Spending Affordability Committee Discusses State Fiscal Outlook, Transportation Trust Fund

The Spending Affordability Committee, composed of members of the General Assembly and three public members, meets annually beginning in the fall to recommend a target for budget growth for each fiscal year based on the current and prospective condition of the state’s economy.  The Committee held its first meeting this week with members of the other fiscal committees of the General Assembly to be briefed by the Department of Legislative Services (DLS) on a broad range of economic and fiscal matters affecting the State’s budget.

As reported by The Daily Record (subscription required to view full article), Warren Deschenaux, Executive Director of DLS, informed the Committee the state budget is balanced.

“I can tell you, with respect to the budget, the news for the short term is good,” said Warren Deschenaux. “Our budget will be in a state of balance in the current fiscal year and probably into the next fiscal year as well.”

The positive budget outlook is due to the State closing out fiscal 2015 with a greater than expected surplus and revenue estimates increasing for the current and upcoming fiscal years.

The Committee will use information from this briefing to make final recommendations to the governor regarding the state budget and use of any surplus money in December.

Other fiscal issues of interest to counties in the briefing document include an overview of State Aid to Local Governments and the Transportation Trust Fund. Funding to local governments is estimated to increase by $231.8 million or 3.3%.  Of this amount, $181.7 million, would be allocated to public schools.  DLS also reported that the draft Consolidated Transportation Program (CTP) allocates $743 million from fiscal 2017 – 2021 to increase the local share of Highway User Revenues.by 2.5 percentage points each year to bring the local share back to 30% by fiscal 2024. Transportation Secretary Pete Rahn, when speaking before MACo’s legislative committee, stated that the phase-in plan would not disrupt other projects currently in the CTP. Only a phase-in at a faster rate would require projects currently included in the CTP to be removed, altered or deferred. The DLS analysis disputes the Maryland Department of Transportation’s Transportation Trust Fund projections.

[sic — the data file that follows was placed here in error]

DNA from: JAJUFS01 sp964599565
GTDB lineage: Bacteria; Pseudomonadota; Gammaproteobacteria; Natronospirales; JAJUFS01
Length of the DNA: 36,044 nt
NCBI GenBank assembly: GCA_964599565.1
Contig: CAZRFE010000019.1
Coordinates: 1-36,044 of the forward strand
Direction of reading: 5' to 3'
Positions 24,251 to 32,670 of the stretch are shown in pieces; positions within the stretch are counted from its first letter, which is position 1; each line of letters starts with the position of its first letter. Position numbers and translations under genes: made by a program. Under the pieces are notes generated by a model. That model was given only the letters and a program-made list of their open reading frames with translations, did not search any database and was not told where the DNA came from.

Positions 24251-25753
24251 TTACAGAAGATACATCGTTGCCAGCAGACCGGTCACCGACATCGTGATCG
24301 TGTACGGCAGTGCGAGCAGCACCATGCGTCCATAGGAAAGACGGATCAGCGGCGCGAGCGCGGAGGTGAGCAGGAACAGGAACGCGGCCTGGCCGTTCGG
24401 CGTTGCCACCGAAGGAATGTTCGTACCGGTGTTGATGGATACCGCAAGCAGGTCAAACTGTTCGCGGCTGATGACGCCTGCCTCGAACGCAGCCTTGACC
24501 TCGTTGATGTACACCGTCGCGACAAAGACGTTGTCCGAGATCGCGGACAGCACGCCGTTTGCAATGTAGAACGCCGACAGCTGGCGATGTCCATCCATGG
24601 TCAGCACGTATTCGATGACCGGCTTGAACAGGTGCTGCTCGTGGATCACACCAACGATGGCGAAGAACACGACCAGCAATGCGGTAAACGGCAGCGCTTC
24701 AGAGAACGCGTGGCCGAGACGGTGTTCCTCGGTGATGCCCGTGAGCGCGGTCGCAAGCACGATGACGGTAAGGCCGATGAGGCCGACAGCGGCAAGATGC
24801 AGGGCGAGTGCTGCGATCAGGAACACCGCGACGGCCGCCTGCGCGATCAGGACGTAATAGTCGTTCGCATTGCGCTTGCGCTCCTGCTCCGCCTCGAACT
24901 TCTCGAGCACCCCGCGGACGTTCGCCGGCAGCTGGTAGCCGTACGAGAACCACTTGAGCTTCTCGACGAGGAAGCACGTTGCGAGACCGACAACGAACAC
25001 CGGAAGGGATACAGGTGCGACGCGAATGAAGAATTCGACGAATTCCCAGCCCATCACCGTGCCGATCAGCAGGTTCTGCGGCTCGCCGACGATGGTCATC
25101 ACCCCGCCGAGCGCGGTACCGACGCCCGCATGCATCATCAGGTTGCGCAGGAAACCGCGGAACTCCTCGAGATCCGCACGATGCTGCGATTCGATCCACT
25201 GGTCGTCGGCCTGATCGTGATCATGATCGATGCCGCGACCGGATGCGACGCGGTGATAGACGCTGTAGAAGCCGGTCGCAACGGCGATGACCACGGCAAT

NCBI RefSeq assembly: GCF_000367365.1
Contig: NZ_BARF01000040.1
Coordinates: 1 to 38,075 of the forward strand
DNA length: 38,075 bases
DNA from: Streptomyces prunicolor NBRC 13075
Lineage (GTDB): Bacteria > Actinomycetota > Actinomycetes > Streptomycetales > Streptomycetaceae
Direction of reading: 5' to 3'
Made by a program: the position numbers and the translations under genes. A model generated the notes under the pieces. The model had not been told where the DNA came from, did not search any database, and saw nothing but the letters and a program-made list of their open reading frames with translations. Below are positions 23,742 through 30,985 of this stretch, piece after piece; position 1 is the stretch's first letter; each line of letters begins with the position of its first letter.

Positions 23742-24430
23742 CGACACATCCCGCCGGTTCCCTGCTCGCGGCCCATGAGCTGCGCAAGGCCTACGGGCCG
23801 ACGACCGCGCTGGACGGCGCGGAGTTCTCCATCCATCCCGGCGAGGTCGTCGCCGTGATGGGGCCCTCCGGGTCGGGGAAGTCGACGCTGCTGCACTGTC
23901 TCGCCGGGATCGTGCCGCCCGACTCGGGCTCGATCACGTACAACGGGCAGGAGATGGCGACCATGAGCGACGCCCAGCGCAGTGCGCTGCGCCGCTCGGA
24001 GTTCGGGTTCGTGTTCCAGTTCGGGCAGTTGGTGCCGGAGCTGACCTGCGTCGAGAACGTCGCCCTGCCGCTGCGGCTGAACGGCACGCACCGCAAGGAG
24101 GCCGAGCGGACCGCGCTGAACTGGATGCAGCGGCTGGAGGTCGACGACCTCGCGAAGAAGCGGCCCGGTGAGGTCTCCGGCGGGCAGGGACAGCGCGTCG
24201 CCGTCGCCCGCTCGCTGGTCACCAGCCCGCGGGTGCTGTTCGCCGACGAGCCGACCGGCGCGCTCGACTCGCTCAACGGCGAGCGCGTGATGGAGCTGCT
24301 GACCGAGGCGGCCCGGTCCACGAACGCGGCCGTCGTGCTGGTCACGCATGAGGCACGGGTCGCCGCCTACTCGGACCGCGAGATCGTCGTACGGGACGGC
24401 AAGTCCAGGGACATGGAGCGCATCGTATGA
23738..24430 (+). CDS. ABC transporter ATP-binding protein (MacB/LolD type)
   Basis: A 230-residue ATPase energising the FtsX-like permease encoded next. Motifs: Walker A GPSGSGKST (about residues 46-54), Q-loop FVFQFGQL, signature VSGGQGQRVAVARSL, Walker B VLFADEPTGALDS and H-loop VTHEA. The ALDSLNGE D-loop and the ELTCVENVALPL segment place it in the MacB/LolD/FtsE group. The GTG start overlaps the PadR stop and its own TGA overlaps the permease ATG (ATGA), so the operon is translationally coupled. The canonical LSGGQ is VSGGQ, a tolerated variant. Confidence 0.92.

An overview of the issues discussed can be found in the bulleted list below.

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